Introducing the Wheaton Windbreaker!
Wheaton is a casual, cropped, unlined jacket perfect for layering with sweaters and tees for cool weather.
It features a lined 3-piece hood, deep welt pockets, long dolman-style sleeves, elasticated wrists, and a separate waistband.
Optional decorative stitching on the welt lip and waistband add fun detail and can be sewn with contrast thread for extra pop!
Grommets and drawstring are also optional, but add a great finishing touch to the jacket.
The Wheaton is intended to be a cropped jacket, which means it is shorter than the traditional hip-length. It should hit on your high hip, just below the waistband of midrise jeans. The size chart includes back length measurements so you don’t have to guess where it will hit on your body. I see a lot of reviews of sewing patterns on social media that say “it was more cropped than I expected” or other similar subjective language. I highly recommend using the measurements as they will provide specific mathematical proof of where the jacket will sit on your body. Through nearly a decade of testing, I’ve also found that total height rarely corresponds to torso/arm/leg length, so the back length measurement is going to be far more useful than a total body height, which is why that information is not included. It can cause people to shorten or lengthen unnecessarily.
Similarly, the pattern includes sleeve lengths from center back neck to wrist. I also recommend using this to determine whether or not you should lengthen or shorten. In terms of intended fit, the wrist elastic should sit right below your wrist bone, but not covering any of your palm. For this jacket, that means that when you raise your arms the sleeves may contract and pull up on your arm a bit. If you don’t prefer that, you can lengthen the sleeve. Just note that due to the nature of the wide sleeve and elasticated wrist, lengthening will cause a slight billowing effect above the wrist. The intended fit is meant to eliminate the billowing effect, but if you want longer sleeves, just note that this will happen.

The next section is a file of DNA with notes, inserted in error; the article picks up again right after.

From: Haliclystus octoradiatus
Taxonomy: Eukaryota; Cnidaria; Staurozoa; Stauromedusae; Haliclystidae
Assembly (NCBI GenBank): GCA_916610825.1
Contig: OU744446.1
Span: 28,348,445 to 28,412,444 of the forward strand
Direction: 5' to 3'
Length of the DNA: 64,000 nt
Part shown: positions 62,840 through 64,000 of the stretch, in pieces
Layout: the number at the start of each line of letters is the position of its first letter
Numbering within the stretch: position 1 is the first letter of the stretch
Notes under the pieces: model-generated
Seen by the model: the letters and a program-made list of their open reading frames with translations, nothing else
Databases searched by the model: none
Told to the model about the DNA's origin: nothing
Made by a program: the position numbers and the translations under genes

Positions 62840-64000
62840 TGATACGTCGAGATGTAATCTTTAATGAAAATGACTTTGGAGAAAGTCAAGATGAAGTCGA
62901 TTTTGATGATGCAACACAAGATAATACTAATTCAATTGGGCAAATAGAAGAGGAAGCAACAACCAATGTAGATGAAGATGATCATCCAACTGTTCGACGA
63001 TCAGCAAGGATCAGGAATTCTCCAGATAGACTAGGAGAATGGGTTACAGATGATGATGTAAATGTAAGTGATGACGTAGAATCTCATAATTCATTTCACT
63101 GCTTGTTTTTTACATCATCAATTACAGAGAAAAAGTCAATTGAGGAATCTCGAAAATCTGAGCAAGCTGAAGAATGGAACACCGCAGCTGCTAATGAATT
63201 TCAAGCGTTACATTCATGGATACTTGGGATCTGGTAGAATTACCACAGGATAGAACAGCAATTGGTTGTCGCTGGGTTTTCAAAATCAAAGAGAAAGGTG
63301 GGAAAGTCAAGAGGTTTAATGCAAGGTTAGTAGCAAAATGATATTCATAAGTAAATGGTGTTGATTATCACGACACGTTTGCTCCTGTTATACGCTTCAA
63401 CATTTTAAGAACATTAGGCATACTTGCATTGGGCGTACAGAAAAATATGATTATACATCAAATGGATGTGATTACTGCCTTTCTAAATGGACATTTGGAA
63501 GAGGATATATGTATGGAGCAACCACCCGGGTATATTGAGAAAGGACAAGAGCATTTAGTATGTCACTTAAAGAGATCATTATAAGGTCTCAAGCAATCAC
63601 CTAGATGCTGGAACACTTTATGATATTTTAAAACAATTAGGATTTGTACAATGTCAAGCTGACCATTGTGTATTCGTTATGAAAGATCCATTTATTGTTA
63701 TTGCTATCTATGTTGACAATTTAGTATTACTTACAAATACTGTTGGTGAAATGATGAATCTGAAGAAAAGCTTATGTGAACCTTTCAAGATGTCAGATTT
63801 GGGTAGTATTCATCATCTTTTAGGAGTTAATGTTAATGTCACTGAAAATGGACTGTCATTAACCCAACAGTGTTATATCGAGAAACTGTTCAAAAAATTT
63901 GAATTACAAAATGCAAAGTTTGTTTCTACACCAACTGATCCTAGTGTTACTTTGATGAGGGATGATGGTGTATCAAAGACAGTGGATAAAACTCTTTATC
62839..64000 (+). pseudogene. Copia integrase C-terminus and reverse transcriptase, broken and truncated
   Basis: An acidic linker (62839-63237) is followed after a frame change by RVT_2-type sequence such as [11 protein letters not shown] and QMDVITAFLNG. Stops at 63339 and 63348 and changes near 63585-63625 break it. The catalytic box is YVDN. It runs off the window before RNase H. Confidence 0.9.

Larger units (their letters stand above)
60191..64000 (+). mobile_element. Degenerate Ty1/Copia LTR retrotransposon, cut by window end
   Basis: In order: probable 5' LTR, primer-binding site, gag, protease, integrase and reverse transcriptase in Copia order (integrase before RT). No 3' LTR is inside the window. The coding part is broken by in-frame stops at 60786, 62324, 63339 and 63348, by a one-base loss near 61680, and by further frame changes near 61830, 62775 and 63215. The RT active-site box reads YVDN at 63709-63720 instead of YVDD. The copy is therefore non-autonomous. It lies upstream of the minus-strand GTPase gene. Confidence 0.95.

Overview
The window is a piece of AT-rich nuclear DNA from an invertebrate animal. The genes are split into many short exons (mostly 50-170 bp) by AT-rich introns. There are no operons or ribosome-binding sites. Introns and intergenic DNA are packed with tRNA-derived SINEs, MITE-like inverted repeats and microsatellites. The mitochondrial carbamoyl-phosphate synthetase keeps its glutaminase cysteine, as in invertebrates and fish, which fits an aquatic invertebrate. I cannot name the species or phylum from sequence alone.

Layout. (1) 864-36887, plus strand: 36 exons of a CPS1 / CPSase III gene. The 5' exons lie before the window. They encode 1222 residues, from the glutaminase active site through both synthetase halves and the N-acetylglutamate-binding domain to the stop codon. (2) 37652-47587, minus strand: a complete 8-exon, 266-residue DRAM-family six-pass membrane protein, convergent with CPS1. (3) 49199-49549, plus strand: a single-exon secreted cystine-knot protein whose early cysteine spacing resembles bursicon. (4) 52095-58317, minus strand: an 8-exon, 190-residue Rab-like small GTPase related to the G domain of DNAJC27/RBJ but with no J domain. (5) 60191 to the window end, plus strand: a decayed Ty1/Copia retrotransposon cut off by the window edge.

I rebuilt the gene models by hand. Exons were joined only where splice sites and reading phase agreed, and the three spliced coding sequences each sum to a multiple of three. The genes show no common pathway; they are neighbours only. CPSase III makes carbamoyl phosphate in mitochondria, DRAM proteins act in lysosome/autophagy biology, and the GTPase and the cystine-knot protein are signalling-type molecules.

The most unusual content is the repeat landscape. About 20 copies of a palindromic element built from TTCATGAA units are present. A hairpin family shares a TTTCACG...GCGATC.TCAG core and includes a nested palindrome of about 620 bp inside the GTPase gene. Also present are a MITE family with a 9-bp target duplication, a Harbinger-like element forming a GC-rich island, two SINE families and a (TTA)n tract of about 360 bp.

In terms of width, the Wheaton has plenty of style ease around the bust, waist, and low waist. (You can calculate how much ease you will have by subtracting your body measurement from the finished garment measurement at each point on your size.) The excess ease is gathered into the waistband, which should fit you with no more than 2.5″ of ease. A full bust adjustment was not necessary for those testers who would normally perform one because of the ease and the style of the dolman sleeve. However, if you feel like you would benefit from one, you can use this tutorial as a reference for performing a full bust adjustment on a dolman style sleeve.
As a general style rule, garments tend to be more visually appealing when they are either wide or long, but not both. The Wheaton is intended to be wide but cropped. This is completely subjective and you can make your clothing however you prefer, which is the joy of sewing! But keep in mind that when you lengthen a garment with a lot of ease in the girth, it will appear larger than it does at a shorter length.
Because of its blousy nature, the Wheaton looks excellent in any woven fabric with drape. Drape is usually a result of blending woven fabrics with substrates such as rayon (or Tencel). The light pink version shown above is made with Tencel twill, which is one of the most drapey fabrics on the spectrum. This is going to be a little more difficult to cut and sew if you don’t have experience with this substrate. Other great options that still have good drape but are easier to cut and sew are rayon linen or lightweight denim/chambray, like the two versions below.
During testing, we also found that fabrics with less drape and more hand also worked beautifully, opening up the fabric recommendations to almost any light to midweight woven fabric, such as flannel, linen, corduroy, or twill. Just keep in mind that fabrics without drape will appear and feel more fitted since they don’t have any give. The brown jacket below is 100% cotton twill.
The Wheaton looks equally great in solids as it does in florals, prints, and plaids, so have fun with your fabric choices! One tester even used a solid for her jacket and a plaid for the facings, which produces a really cute contrast when the jacket is unzipped.
Wheaton is included in the semi-annual site-wide sale, so make sure to grab it in the next week for 20% off!
Shoutout to all the models in this post!